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How an Ancient Greek Philosopher Bet on the Future – and Won!

April 1, 2013

Further and deeper exploration of paradoxes and challenges of intuition and logic can be found in my recently published book, Probability, Choice and Reason.

It is for his idea that water is the essence of all matter that Thales of Miletus, the 6th century BC Greek philosopher, is best known. It is for his option trading, however, that he should be at least equally celebrated, as it is the first use of financial derivatives in recorded history.

Aristotle (in part XI of Book 1 of his ‘Politics’) relates the tale.

According to Aristotle’s account, Thales put a deposit during the winter on all the olive-presses in Chios and Miletus, which would allow him exclusive use of the presses after the harvest. Because the harvest was in the future, and nobody could be sure whether the harvest would be plentiful or not, he was able to secure the contracts for a very low price. In fact, we are informed that there was not one bid against him. From the olive press owners’ point of view, they were protecting themselves against a poor harvest by earning at least some money up front regardless of how things turned out.

Thales’ bet came off, big time. The harvest was excellent and there was heavy demand for the presses. Thales held the monopoly and was able to rent them out at a huge profit. Either he was an expert forecaster or he had calculated that a bad harvest would not lose him much in terms of lost deposits, whereas the upside of a good harvest was enormous. “Thus he showed the world that philosophers can easily be rich if they like, but that their ambition is of another sort”, wrote Aristotle.

In effect, Thales had exercised the first known options contract, more than 2,500 years ago. Today we would term it as buying a ‘call option’, i.e. an option to buy something at some designated price at some future date for a fixed fee (or ‘premium’). Put another way, it is an agreement that gives the purchaser the right (but not the obligation) to buy a commodity, stock, bond or other instrument at a specified price (the ‘strike price’) at the end of or within a specified time period. When the price exceeds the strike price, the option is said to be ‘in the money’.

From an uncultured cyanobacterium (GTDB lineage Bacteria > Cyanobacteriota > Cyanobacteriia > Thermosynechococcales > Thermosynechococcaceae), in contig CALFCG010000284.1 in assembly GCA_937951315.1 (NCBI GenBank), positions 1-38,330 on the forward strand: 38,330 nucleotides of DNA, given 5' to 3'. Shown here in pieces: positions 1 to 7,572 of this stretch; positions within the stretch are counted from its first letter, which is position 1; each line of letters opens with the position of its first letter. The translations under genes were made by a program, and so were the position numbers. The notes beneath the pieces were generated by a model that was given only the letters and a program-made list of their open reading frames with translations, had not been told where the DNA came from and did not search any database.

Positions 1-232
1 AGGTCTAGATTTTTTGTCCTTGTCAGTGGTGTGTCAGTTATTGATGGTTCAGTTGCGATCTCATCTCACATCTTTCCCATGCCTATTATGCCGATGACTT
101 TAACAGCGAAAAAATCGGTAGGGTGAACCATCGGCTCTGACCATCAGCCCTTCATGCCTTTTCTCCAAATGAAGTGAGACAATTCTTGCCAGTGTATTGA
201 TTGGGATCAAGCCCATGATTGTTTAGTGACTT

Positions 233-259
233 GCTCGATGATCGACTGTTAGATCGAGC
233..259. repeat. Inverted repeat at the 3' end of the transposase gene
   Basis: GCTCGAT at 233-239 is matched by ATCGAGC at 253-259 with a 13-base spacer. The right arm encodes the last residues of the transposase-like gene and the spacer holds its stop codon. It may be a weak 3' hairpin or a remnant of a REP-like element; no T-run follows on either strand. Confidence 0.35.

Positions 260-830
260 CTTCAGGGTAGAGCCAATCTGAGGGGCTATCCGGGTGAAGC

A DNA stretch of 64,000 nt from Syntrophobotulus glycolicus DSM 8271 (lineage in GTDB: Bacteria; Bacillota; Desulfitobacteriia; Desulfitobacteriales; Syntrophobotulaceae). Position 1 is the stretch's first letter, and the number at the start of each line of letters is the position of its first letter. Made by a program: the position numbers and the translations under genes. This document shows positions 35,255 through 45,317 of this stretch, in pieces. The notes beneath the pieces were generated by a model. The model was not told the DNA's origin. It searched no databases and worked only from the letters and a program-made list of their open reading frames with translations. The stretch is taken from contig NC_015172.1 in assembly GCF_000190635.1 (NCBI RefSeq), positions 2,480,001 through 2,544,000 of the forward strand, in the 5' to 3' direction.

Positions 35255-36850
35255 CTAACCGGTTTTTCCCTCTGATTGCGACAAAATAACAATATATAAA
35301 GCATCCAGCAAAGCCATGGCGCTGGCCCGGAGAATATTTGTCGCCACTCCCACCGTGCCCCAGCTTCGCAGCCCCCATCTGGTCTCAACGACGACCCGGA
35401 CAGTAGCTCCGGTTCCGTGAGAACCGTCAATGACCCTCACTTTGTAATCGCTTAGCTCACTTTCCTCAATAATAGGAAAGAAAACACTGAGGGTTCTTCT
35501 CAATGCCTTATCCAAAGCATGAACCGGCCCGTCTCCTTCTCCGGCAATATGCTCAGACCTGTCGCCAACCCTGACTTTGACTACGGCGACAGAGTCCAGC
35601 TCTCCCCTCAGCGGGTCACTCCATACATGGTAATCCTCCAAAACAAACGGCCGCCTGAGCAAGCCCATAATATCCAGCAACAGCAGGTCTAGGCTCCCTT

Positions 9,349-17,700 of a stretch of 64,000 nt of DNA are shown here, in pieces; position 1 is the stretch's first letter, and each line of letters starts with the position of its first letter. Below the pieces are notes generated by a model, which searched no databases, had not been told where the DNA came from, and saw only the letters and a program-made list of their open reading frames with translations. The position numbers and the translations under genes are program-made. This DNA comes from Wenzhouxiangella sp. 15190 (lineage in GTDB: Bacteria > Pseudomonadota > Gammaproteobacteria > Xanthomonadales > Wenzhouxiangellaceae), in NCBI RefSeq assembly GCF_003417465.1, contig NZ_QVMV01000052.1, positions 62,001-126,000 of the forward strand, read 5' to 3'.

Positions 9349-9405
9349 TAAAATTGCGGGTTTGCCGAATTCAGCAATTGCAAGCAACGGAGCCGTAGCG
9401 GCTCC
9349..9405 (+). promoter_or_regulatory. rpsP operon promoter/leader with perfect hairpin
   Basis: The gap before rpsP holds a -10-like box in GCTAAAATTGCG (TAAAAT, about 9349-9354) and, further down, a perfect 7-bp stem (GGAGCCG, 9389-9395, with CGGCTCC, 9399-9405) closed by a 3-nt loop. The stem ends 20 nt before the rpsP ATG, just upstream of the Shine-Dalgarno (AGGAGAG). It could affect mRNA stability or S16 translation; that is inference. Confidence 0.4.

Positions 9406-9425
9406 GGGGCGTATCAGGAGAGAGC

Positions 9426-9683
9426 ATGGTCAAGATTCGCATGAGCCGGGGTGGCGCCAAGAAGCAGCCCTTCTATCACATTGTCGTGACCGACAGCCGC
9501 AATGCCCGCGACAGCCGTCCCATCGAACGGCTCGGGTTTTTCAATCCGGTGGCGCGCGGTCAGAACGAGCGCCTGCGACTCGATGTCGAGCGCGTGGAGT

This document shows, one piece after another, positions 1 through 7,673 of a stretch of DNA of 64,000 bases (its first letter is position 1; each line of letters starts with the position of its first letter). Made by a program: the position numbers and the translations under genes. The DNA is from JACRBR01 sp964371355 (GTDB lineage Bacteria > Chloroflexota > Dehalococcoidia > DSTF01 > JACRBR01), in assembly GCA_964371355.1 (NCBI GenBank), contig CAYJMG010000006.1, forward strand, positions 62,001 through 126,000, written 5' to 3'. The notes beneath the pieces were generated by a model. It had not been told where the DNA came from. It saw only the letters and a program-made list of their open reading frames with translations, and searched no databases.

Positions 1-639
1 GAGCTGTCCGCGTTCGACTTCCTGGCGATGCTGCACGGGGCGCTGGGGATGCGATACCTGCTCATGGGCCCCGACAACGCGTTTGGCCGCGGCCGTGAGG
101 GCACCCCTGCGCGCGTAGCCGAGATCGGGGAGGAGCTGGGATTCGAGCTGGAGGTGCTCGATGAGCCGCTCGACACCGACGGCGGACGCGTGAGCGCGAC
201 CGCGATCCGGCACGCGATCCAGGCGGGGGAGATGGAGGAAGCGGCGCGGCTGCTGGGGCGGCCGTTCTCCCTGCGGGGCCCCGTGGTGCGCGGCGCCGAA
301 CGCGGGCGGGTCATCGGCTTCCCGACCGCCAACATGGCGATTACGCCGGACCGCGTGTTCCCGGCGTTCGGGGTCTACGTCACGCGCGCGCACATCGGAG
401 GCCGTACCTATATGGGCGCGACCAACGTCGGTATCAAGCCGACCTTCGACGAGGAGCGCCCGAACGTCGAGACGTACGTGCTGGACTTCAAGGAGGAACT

Properly used, options can be an excellent vehicle for managing risk. In this example from 6th century BC Greece, the owners of the olive presses were ensuring that they didn’t lose their entire earnings in the event of a bad harvest. From Thales’ point of view, he was confident in his forecast of the harvest, but was still taking some risk that he’d lose all the deposits he’s paid. Today we’d say that he was risking not being able to exercise his call options.

I wonder how Thales and the olive-press owners might have used modern betting markets if they’d been available 2,500 years ago. I guess the owners might ‘sell’ a market about the size of the harvest. In this way, they would earn a greater return the worse the harvest. And this is what risk management is all about. Thales, on the other hand, would presumably have used his supreme confidence in his forecasting powers to ‘buy’ the market as well as the options and make himself an even richer man than he became.

No need to worry. Thales’ ambition, as Aristotle so aptly put it, was of another sort. Still, the money came in handy!

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